Reading in October 2014

October and the nights are drawing in. And my journey to work is getting longer – and longer. A few days ago my 45 minute commute became 2½ hours as the Heathrow area descended into gridlock. So now is to time to dig out the audio books, and perhaps the eReader again.

This was funny in all the right places, pleasantly anarchic and boring. Somehow I had already read something like this – in the form of Jonas Jonasson’s The Hundred Year Old Man and The Girl who Saved the King of Sweden. Underpinning these two books is a liberal and tolerant view of humanity combined with a “Horrible Histories” view of modern history. These two made the books eminently enjoyable to listen too. But I have given up on the Little Old Lady. Perhaps if I had found her before I found The Hundred year Old Man I would have persevered.
Next book to be abandoned was The Kabul Beauty Shop. Set in Kabul, this is the account of Deborah Rodriguez’s life in Afghanistan as she sets up a school to train Afghan women to be hair dressers and beauticians.

It does provide a fascinating view on a woman’s life in Kabul, the cruelty, the daily privations, and how life is lived in a burqa.

I thoroughly enjoyed The Little Coffee shop of Kabul, but this book drags. Perhaps it is the difference between a story, a narrative that pulls you along and account, which becomes a catalogue.

So what am I planning to read this October:

Booker Prize winner Richard Flanagan’s The Narrow Road to the Deep North. Audio book – I started to listen to this and decided to get the eBook version as well as it is a little difficult to follow at times in audio book format.

Short listed: We are all completely beside ourselves by Karen Fowler – audio book.

And Susan Hill’s The Small Hand as we are due to see this as a stage play in Guildford.

Lastly, the latest Robert Galbraith novel The Silkworm for light relief.

Currently reading Feb 2014

Having seen the film, I am now reading 12 years a slave (Kindle format)

Plato’s Republic (from Kobo)

Audio book: Great Minds of the Western Tradition from Audible ( ). This is a series of lectures, approximately 30mins each. Total listening time is 43 hours – sI think I will be listening for some time.


Now reading in October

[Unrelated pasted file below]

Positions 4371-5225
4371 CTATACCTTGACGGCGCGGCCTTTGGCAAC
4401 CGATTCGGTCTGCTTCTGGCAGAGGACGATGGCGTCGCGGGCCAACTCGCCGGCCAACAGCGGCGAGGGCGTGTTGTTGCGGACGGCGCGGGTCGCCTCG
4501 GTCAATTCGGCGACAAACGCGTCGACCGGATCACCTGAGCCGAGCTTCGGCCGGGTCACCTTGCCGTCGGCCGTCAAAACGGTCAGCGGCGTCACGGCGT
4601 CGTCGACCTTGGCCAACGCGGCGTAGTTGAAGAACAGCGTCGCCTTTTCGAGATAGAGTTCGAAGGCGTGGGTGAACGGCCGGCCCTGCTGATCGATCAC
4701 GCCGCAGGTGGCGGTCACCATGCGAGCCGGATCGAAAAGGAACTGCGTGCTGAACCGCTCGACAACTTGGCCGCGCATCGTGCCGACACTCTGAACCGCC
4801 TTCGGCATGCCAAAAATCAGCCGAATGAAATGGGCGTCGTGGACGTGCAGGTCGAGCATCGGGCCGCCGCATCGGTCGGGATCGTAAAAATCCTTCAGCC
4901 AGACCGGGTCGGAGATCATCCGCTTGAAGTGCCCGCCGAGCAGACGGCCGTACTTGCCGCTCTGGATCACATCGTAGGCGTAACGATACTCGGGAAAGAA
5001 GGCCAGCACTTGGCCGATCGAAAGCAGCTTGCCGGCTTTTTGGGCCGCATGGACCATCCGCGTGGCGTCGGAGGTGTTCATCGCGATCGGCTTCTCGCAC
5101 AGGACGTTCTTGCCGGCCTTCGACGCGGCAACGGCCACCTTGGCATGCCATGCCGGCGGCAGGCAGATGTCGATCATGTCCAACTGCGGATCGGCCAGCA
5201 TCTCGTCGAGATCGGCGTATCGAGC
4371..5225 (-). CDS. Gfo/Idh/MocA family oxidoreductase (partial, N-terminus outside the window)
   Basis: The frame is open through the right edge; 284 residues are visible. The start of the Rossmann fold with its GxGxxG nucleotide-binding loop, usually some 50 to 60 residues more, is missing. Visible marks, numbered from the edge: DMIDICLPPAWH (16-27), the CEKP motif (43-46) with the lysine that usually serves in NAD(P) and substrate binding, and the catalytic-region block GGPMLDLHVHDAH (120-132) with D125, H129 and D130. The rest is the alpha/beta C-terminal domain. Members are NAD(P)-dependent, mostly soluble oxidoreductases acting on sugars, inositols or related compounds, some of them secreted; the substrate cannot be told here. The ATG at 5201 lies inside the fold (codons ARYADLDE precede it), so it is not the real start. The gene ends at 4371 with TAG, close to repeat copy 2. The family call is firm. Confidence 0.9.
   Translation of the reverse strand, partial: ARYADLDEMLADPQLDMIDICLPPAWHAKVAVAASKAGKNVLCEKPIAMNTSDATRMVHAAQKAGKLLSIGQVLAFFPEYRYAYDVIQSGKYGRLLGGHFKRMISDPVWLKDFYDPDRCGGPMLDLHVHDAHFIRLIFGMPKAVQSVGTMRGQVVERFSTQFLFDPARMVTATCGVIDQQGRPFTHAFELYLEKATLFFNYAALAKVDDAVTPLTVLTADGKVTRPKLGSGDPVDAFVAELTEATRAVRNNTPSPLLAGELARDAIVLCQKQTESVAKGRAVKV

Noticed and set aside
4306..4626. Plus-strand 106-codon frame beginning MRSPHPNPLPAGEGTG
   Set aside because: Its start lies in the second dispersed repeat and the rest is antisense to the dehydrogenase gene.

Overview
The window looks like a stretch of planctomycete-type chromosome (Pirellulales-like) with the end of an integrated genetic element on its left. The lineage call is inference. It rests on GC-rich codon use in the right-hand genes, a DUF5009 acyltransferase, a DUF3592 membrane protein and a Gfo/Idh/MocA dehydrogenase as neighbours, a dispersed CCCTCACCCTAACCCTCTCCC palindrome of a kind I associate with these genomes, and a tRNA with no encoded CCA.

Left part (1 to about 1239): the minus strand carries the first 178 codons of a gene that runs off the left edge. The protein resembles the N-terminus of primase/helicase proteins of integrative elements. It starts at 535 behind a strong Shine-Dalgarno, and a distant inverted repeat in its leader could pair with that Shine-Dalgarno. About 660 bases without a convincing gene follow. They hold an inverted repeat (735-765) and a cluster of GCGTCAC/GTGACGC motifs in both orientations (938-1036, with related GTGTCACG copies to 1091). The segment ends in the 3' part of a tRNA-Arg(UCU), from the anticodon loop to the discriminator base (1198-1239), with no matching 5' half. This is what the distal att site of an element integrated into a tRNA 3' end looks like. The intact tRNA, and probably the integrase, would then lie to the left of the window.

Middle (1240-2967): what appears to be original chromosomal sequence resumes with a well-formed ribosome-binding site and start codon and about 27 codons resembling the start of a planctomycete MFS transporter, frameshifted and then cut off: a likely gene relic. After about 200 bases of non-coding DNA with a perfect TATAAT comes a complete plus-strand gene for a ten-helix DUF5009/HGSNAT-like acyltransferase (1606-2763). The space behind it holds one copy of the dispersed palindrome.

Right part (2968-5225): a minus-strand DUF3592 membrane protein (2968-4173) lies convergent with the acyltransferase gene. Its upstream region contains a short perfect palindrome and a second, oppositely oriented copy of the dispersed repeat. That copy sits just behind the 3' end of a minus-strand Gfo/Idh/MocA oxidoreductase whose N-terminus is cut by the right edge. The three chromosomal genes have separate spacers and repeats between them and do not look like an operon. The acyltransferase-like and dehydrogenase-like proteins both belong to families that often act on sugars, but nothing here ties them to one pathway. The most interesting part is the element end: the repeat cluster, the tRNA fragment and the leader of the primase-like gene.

This October I decided to go for a recently published novel – Sebastian Faulks “A Possible Life”. I bought this as an eBook from Books on Board. There is one advantage to not owning a kindle – I can shop around for books. I had intended to read J K Rowling’s A Casual Vacancy , but at £11.99 it is a little expensive, so I shall wait for the price to drop. I still have Hilary mantel’s Wolf Hall to read. I have already listened to this, so the excitement is not there to reread it. After all, the subject is a particularly brutal time in English history, when the king has become a tyrant seemingly hell-bent on bankrupting the country in pursuit of his vanity projects.

I have also acquired Kamin Mohammadi’s The Cypress Tree, a story about Iran. Should be interesting to compare this with Reading Lolita in Teheran.

Now reading in September

September is when we go away, this year to the New Forest. So I need something to read. After the Angel’s Game and The Shadow of the Wind, I have decided to go for something a little less thought provoking.

So this is my reading list for my holiday:

I Robot by Isaac Asimov. This was one of the offerings from Surrey County Council, so I downloaded it. It is an enjoyable read and brings back happy memories of those exam years. When I was revising for my O-levels and A-levels I read avidly, mostly Science Fiction – often several books a week.

Wolf hall by Hilary Mantel. I have listened to this as an audio book an now I shall read the book. The English Reformation is fascinating, for many of the key players, Cromwell, Wolsey, More are not from the aristocracy. More was the son of a lawyer and Cromwell and Wolsey sons of tradesmen. I will argue that England only became great when the English people shed the shackles of servitude to the monarch and took matters into their own hands. Here we see the beginning, a process that reaches its culmination when Oliver Cromwell, great nephew of Thomas Cromwell seizes power. England was never the same again, its people were at last in control.

Sandcastle Girls by Chris Bohjalian. I really enjoyed Victoria Hislop’s The Thread. This book covers the Armenian genocide (but the Turks insist that there was no genocide).

The Varieties of Religious Experience by William James